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The rules of inequalities
These are the same as for equations i.e that whatever you do to one side of the equation(add/subtract, multiply/divide by quantities) you must do to the other.
However, their are two exceptions to these rules.
When you multiply each side by a negative quantity
'<' becomes '>' or '>' becomes '<'
That is, the inequality sign is reversed.
Similarly, when you divide each side by a negative quantity
< becomes > or > becomes < .
As before, the inequality sign is reversed.
Examples
Inequalities with one variable
Example #1 - Find all the integral values of x where,
The values of x lie equal to and less than 6 but greater than -5, but not equal to it.
The integral(whole numbers + or - or zero) values of x are therefore:
6, 5, 4, 3, 2, 1, 0, -1, -2, -3, -4
Example #2 - What is the range of values of x where,
Since the square root of 144 is +12 or -12(remember two negatives multiplied make a positive), x can be equal to 12 or higher , or x can be equal to -12 or less.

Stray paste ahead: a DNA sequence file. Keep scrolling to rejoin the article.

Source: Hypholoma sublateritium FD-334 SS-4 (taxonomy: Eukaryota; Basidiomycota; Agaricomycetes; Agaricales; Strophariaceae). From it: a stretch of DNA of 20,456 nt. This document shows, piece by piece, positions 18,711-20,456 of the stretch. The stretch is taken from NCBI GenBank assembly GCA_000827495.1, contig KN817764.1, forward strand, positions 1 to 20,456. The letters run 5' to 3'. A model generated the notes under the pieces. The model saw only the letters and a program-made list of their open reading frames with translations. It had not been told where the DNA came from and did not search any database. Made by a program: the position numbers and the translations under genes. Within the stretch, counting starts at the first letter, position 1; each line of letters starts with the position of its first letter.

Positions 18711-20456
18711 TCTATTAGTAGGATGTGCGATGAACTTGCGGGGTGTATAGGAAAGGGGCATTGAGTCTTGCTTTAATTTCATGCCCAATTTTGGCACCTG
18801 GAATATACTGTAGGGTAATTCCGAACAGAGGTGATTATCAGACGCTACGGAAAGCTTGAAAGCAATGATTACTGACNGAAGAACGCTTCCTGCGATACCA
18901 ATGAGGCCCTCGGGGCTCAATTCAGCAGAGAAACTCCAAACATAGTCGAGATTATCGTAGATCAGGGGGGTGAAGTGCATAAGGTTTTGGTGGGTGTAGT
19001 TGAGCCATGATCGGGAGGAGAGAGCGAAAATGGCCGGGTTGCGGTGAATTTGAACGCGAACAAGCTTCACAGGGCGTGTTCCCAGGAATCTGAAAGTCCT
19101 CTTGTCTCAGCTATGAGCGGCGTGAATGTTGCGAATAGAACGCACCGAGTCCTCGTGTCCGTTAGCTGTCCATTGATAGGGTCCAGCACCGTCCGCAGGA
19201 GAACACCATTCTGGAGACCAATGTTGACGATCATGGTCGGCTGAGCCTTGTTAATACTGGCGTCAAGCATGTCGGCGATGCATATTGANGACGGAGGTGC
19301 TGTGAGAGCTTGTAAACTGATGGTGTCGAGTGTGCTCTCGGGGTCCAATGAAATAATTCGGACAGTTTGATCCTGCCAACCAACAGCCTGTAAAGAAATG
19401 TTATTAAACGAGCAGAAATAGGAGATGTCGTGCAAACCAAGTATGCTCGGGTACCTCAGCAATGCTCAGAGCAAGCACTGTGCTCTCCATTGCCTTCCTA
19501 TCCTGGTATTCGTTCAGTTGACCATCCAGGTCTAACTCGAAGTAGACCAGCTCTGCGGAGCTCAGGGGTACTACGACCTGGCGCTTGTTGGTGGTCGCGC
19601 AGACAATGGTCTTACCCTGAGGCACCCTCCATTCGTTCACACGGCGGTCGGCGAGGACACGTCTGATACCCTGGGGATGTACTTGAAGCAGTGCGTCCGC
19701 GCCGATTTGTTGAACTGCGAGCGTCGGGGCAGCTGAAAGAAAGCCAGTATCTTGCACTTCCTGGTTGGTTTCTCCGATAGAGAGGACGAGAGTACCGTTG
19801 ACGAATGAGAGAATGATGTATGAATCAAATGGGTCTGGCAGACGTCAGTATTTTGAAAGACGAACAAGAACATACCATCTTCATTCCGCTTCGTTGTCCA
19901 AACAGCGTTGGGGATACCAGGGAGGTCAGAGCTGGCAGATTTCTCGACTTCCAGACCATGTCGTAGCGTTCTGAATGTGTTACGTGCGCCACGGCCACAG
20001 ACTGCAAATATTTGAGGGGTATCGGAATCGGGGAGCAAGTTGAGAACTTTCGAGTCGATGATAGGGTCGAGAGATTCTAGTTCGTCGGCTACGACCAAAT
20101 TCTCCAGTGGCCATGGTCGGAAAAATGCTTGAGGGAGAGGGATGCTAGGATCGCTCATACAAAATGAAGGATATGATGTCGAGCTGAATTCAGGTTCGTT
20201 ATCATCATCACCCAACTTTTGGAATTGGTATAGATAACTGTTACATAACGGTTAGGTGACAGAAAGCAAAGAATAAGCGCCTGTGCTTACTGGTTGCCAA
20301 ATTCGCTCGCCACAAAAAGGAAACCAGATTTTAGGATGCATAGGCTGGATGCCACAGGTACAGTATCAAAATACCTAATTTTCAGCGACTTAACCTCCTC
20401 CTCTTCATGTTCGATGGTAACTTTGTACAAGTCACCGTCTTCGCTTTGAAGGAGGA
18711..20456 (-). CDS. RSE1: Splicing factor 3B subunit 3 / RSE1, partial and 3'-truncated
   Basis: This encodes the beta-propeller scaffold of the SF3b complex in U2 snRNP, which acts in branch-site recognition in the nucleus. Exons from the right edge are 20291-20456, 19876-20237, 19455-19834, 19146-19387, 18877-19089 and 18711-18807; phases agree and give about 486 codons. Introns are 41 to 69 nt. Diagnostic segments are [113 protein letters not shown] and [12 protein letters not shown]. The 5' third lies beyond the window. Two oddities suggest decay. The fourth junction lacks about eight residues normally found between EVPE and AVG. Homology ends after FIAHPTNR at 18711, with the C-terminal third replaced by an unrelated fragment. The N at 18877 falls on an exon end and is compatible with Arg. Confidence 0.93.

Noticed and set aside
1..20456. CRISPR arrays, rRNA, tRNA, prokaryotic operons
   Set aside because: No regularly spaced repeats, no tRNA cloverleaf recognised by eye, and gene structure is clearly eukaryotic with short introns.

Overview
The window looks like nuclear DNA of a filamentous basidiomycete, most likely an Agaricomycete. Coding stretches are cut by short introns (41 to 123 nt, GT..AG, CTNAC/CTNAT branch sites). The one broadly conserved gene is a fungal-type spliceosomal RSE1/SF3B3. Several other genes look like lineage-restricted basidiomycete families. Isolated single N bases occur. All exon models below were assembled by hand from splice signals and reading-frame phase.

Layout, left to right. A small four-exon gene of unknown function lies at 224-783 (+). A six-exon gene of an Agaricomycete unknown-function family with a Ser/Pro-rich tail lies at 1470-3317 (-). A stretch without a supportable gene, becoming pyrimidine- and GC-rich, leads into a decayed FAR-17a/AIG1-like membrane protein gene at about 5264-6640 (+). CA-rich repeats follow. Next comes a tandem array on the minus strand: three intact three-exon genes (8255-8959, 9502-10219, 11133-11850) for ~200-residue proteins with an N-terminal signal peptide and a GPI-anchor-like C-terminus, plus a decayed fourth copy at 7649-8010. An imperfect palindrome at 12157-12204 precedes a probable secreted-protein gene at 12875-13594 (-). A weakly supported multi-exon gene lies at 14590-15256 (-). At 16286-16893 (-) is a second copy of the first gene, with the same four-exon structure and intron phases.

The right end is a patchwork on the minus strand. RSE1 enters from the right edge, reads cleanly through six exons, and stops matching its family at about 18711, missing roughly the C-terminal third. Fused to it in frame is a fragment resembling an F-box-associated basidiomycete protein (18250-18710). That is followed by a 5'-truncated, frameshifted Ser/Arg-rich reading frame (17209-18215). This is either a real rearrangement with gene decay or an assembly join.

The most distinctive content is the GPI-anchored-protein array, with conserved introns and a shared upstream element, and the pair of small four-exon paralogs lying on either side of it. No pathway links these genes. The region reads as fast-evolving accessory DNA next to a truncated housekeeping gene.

Inequalities with two variables - Solution is by arranging the equation into the form
Ax + By = C
Then, above the line of the equation,
Ax + By < C
and below the line,
Ax + By > C
Consider the graph of -2x + y = -2
note - The first term A must be made positive by multiplying the whole equation by -1.
The equation -2x + y = -2 becomes 2x - y =2 .
Look at the points(red) and the value of 2x - y at each point.
The table below summarises the result.
point(x,y) |
2x - y |
value |
more than 2 ? |
above/below curve |
(1,1) |
2(1)-(1) |
1 |
no - less |
above |
(1,4) |
2(1)-(4) |
-2 |
no - less |
above |
(2,3) |
2(2)-(3) |
1 |
no - less |
above |
(3,3) |
2(3)-(3) |
3 |
yes - more |
below |
(2,1) |
2(2)-(1) |
3 |
yes - more |
below |
(4,2) |
2(4)-(2) |
6 |
yes - more |
below |
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